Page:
• It’s National Bike to Work Day. Do you know where your bike is?

    CWT Savvy Traveler
    If you’re a road warrior on yet another business trip, your answer to this question is probably “at home.”

    For many active road warriors, being on the road can mean missing out on the benefits associated with biking to work.  And the benefits can be significant—bike commuters get a boost in physical activity and fitness levels.  They also get daily opportunities to breathe fresh air, reflect, and escape the stresses of the work day.

    While for some the idea of packing a portable bike may sound like an appealing solution, this is rarely a practical endeavor.  Besides—I have yet to see a travel policy that has a provision for checking bicycles.

    But fear not—many cities across the U.S. and around the world have implemented programs that make it easy for travelers to reap the benefits of cycling, while leaving their own bikes nestled safely at home.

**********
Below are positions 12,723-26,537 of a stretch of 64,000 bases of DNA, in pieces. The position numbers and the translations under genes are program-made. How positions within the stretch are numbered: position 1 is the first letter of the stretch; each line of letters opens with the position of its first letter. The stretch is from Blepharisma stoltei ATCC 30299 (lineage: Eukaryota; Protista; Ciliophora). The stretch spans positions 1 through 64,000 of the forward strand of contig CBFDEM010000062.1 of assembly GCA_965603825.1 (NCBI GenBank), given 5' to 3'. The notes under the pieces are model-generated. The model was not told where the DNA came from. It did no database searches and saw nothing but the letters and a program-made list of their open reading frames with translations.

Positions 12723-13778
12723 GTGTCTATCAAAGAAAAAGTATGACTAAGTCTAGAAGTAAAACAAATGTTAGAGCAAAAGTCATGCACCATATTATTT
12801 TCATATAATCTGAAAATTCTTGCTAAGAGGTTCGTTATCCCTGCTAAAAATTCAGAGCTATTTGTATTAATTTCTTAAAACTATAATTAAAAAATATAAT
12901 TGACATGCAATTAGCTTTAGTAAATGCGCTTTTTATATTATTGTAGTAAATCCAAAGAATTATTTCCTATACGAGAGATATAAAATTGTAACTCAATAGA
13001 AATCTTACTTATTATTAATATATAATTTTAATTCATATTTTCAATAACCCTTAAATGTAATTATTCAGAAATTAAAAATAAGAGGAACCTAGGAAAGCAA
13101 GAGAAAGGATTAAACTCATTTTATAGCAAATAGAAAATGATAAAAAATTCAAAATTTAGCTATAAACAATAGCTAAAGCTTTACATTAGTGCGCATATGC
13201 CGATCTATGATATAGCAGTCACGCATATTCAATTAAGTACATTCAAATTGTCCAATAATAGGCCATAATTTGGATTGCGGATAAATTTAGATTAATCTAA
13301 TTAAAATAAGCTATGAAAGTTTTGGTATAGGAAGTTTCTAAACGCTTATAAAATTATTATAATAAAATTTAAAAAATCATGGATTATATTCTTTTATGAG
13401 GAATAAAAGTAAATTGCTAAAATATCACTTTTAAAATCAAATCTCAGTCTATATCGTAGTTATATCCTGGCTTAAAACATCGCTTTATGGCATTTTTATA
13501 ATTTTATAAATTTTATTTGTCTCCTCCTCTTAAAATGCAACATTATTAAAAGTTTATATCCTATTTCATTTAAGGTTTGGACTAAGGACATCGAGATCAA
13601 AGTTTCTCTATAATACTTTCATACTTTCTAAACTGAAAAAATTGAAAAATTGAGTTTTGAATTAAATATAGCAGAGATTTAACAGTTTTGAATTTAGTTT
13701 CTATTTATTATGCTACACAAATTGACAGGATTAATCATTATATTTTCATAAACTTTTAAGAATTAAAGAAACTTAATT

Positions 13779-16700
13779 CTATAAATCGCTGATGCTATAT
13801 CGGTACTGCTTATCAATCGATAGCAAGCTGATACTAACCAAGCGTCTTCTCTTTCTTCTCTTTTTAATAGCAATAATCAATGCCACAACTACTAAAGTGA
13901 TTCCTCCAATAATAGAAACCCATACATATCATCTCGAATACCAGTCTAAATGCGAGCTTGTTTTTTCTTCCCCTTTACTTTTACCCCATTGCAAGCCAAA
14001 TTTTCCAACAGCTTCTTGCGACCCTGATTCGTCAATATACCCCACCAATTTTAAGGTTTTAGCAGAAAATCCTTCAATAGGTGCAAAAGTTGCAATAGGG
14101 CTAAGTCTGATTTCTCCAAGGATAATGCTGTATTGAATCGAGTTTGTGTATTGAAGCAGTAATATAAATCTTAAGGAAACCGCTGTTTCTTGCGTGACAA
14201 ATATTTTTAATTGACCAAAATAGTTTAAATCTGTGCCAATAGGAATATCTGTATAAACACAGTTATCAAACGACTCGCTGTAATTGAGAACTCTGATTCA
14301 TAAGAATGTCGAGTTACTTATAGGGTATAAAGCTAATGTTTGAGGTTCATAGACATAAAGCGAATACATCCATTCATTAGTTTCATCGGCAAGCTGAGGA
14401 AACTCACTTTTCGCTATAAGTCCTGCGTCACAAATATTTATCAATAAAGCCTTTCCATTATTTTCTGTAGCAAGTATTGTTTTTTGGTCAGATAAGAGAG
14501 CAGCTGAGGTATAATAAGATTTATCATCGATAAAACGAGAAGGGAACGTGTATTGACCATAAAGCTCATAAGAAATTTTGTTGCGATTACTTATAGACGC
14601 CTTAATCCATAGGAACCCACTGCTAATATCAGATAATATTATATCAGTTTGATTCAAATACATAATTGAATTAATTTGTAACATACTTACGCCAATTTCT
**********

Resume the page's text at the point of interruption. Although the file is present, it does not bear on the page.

Bike sharing is a concept wherein a fleet of bicycles are available for low-cost, short-term use within the region that program covers.  For example, Minnesota has a program called “Nice Ride MN” that spans parts of Minneapolis and St. Paul.  It is a subscription-based program with a small subscription fee (currently $6 for 24 hours or $65 for a year).

    Nice Ride MN Station in Minneapolis, MN

    Nice Ride MN Station in Minneapolis, MN

    Once a user has subscribed to the program, they are able to check out bikes from 65 stations, and there is no cost to keep the bikes for up to 30 minutes—which allows plenty of time to get to the next station to check the bike in and check out another one.  Bikes can be checked out for longer than 30 minutes, but additional fees apply based on the amount of time over 30  minutes.

    There are programs like popping up all over the U.S., including Boston, Chicago, Denver, Los Angeles, New York, San Francisco, and Washington D.C. just to name a few.  A more comprehensive list of these programs is available here.

    So tell me—have you used any of these bike share programs—either at home or while you were on the road?  If not, are they something you might use in the future?

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